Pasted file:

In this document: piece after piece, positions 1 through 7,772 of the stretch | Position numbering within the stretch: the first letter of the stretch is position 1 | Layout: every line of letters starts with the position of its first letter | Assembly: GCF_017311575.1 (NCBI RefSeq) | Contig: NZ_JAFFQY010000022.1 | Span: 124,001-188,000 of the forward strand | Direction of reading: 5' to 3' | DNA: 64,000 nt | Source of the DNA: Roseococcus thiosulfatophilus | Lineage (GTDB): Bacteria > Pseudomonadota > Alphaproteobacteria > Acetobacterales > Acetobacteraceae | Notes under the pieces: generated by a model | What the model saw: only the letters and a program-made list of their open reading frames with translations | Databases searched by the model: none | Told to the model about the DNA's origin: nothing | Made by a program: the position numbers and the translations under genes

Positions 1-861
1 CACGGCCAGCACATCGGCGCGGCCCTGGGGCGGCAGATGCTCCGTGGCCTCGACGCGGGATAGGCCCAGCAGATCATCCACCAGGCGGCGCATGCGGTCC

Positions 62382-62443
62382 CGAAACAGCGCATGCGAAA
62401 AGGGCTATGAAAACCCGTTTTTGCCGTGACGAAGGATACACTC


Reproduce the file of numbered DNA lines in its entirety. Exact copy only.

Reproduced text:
In this document: piece after piece, positions 1 through 7,772 of the stretch | Position numbering within the stretch: the first letter of the stretch is position 1 | Layout: every line of letters starts with the position of its first letter | Assembly: GCF_017311575.1 (NCBI RefSeq) | Contig: NZ_JAFFQY010000022.1 | Span: 124,001-188,000 of the forward strand | Direction of reading: 5' to 3' | DNA: 64,000 nt | Source of the DNA: Roseococcus thiosulfatophilus | Lineage (GTDB): Bacteria > Pseudomonadota > Alphaproteobacteria > Acetobacterales > Acetobacteraceae | Notes under the pieces: generated by a model | What the model saw: only the letters and a program-made list of their open reading frames with translations | Databases searched by the model: none | Told to the model about the DNA's origin: nothing | Made by a program: the position numbers and the translations under genes

Positions 1-861
1 CACGGCCAGCACATCGGCGCGGCCCTGGGGCGGCAGATGCTCCGTGGCCTCGACGCGGGATAGGCCCAGCAGATCATCCACCAGGCGGCGCATGCGGTCC

Positions 62382-62443
62382 CGAAACAGCGCATGCGAAA
62401 AGGGCTATGAAAACCCGTTTTTGCCGTGACGAAGGATACACTC